Skip to main content

Privatisations: Market Stabilisation Operations

Volume 576: debated on Sunday 18 February 1996

The text on this page has been created from Hansard archive content, it may contain typographical errors.

asked Her Majesty's Government:Whether they are satisfied that share-price support operations or market stabilisation operations following privatisation issues do not create a "false market", and if so, what are the reasons for their view.

The stabilisation arrangements put in place in respect of government share sales are set out in the relevant prospectuses. Any stabilisation transactions have been carried out by the global co-ordinators of the share sales, in accordance with rules laid down by the Securities and Investments Board (SIB), under Section 48 of the Financial Services Act (FSA).

asked Her Majesty's Government:Whether they have any details of share-price support operations or market stabilisation operations following the privatisation (or sale) of companies on the London Stock Exchange as part of the privatisation programme since inception, and, if so, which privatisations were they, and what was the number and cost of shares acquired in each case.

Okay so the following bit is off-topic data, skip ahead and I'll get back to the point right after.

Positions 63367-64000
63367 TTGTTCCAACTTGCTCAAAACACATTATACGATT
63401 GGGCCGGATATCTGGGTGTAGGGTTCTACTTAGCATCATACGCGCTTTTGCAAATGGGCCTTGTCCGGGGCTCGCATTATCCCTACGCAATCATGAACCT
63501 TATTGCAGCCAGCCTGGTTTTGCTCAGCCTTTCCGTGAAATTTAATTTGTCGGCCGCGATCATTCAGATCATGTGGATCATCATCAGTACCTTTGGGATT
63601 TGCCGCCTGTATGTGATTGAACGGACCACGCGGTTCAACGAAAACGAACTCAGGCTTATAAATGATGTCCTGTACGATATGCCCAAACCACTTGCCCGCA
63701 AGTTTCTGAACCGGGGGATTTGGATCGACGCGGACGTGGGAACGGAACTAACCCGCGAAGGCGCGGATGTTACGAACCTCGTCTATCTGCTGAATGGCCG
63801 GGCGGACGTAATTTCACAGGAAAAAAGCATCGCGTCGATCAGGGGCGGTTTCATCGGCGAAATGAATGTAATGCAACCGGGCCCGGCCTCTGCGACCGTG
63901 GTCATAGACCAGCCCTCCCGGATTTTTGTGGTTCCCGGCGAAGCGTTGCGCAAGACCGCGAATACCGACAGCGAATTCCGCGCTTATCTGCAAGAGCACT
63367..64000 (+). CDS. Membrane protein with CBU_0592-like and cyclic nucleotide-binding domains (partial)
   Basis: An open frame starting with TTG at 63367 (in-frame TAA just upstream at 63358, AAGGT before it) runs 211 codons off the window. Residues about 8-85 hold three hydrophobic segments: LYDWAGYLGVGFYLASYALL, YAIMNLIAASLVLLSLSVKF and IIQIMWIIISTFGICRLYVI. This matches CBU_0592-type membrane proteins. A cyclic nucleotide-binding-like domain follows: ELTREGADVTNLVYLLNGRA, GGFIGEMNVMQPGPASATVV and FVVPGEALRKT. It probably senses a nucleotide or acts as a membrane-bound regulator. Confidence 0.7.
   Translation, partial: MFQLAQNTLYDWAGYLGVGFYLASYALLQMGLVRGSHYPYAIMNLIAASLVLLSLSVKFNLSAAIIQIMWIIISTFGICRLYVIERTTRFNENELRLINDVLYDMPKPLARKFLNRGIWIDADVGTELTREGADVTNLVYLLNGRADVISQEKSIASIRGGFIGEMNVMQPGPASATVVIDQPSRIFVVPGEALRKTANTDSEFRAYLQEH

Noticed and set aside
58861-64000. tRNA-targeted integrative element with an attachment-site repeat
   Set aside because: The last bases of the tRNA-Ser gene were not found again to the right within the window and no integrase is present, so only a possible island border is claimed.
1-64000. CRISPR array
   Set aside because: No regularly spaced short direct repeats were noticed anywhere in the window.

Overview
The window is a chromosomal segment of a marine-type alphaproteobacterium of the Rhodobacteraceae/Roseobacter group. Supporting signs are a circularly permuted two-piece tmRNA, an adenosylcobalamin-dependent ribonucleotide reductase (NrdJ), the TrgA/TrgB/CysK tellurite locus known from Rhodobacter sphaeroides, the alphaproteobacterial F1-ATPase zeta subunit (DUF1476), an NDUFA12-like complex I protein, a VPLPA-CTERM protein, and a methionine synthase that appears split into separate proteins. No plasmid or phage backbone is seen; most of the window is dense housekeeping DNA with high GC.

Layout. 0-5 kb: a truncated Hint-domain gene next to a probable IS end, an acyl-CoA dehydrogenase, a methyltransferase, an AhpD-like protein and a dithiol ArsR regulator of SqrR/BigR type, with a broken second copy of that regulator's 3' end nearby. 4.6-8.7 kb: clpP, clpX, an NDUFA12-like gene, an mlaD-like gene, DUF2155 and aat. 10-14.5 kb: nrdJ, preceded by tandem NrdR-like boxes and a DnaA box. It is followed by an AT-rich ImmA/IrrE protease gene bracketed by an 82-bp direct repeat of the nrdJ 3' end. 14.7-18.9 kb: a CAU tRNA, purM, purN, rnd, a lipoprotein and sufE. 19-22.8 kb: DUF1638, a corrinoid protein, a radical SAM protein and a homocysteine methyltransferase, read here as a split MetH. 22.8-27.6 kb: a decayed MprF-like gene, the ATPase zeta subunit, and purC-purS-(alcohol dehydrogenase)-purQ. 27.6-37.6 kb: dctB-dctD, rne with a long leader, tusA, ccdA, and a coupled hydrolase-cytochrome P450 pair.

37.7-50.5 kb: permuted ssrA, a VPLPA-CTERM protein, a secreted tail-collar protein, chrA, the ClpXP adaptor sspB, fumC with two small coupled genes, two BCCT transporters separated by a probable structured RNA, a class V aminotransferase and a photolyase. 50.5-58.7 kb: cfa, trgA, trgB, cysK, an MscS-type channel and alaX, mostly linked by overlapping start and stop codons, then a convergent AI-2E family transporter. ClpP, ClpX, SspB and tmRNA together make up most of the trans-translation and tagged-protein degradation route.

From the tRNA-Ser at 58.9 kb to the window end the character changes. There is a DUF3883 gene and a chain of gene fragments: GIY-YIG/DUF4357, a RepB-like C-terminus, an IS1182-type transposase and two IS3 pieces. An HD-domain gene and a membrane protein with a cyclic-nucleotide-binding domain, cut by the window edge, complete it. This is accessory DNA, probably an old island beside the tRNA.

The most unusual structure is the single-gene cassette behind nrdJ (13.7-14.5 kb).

In line with developing market practice, the major government share sales since 1991, BT2, BT3, Genco2, Railtrack and British Energy have included provisions allowing the global co-ordinators to over-allot or effect transactions which stabilise or maintain the market price of the shares concerned. Details of the stabilisation arrangements are contained in the prospectuses issued in connection with these sales. Any stabilisation transactions are conducted by the global co-ordinators for the account of the managers.In the share sales where stabilisation has been present, part of the government shareholding in the company was not sold outright to the managers, but the managers were instead granted an option to acquire that part of the shares from the Government. The managers could, if they had purchased shares in the market stabilisation operation, use the stabilisation shares to satisfy their commitments to customers rather than buying the shares under option from the Government.The global co-ordinators announced that they had purchased all the relevant option shares from the Government in the case of BT3 (91.5 million shares) and Railtrack (65.2 million shares). In the other sales, the numbers of option shares purchased from the Government by the global co-ordinators were:BT2: 22.5 millionGenco2: 9.2 million National Power and6.1 million PowerGenBritish Energy: 80.9 millionIt is not market practice to publish the extent of over-allotment or the number and price of shares purchased in stabilisation operations.